On February 8, 2008, South Australian Premier Mike Rann and the Minister for Agriculture Rory McEwen announced a continuation of the ban on genetically modified plants. They can not be grown in South Australia.
In a media release Mr Rann said Cabinet has decided to maintain the current moratorium from growing GM canola in South Australia beyond the end of April this year when the current regulations lapse.
“We made this decision – which we believe is the right one – because we are yet to be convinced allowing GM crops will have a positive impact on the marketing of our food and wine to our important export destinations around the world.”
The State Government will today release the findings of the GM Crops Advisory Committee, which was formed last year to review the current legislation, the Genetically Modified Crops Management Act 2004.
“The committee received more than 230 submissions and 480 letters both for and against growing GM crops from a wide range of industry, farmers, farming groups, companies, individuals and national organisations.
“The Committee recommended the lifting of the current moratorium in SA, except on Kangaroo Island, after April 28 this year when the current regulations lapse.
“However we have also considered a number of significant market signals that have occurred since then that has led us to believe that maintaining the status quo is more responsible.
* Foodland issued a statement saying it would be ensuring all of its home brand products were GM-free,
* Japanese meat importers reaffirmed they wanted a guarantee that none of the meat products they purchased had come from cattle that had eaten GM grains, and
* ABARE indicated that in some of this season’s markets there were significant premiums for GM-free canola.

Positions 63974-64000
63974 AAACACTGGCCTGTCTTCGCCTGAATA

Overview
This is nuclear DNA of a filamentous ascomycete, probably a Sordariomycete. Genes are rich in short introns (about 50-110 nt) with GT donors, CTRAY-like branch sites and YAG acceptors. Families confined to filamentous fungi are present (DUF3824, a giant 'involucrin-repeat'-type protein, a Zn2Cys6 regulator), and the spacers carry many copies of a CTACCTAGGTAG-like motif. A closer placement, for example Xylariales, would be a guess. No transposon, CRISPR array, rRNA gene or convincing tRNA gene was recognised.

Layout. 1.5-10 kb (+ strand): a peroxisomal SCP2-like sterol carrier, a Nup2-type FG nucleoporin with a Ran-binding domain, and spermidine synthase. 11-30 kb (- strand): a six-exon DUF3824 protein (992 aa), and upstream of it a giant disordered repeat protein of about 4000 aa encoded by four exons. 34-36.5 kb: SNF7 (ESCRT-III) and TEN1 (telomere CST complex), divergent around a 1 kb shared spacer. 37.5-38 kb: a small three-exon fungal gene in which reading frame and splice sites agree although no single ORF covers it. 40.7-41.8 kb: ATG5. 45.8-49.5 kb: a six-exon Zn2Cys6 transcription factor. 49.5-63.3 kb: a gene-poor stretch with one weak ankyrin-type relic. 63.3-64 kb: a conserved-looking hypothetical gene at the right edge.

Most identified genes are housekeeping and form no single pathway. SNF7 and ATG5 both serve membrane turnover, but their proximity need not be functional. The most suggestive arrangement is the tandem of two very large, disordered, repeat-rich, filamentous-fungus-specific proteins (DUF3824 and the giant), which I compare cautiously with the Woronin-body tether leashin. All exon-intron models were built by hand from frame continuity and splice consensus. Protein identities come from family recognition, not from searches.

“It makes sense for us to maintain our current position until there’s more certainty regarding the impact of exporting GM grains.”
Agriculture Minister Rory McEwen says South Australia produces the second highest volume of grain crops in Australia with the greatest volume being grown in Western Australia.
“Significantly, Western Australia has decided, with I am told the overwhelming support of its farming community, to stay GM-free. So has Tasmania.
“At this stage, we believe the benefits of maintaining the current moratorium far outweigh any benefits of overturning it.
“I’m particularly concerned about the future impact on our marketing of SA food products.
“I’m well aware there’s a divergence of opinion within the states with New South Wales and Victoria recently deciding to allow GM canola to be grown this year, while Western Australia and Tasmania continue to maintain bans.
“But we must be mindful that there’s simply no turning back once the moratorium has been lifted. Maintaining the moratorium now will enable us to monitor developments elsewhere.”
Minister McEwen says that in South Australia there is no immediate need to give the go-ahead for what would have been only a small number of growers wanting to grow crops from the two GM canola seeds developed by companies, Monsanto and Bayer.
“We will be watching to see how NSW and Victoria address the key issues of segregation and regulation in their States, as well as monitoring the benefits of keeping a moratorium in WA and Tasmania,” Mr McEwen said.
“The GM Crops Advisory committee’s report revealed a wide range of views and while lifting the current moratorium was supported by a majority of farmers who made submissions, the Government has decided it makes more sense to maintain the status quo for the time being.”
Mr McEwen said there would now be a six-week public consultation period where interested parties would have the opportunity for further comment on the changes to the regulations in the Act that will continue the current moratorium in SA.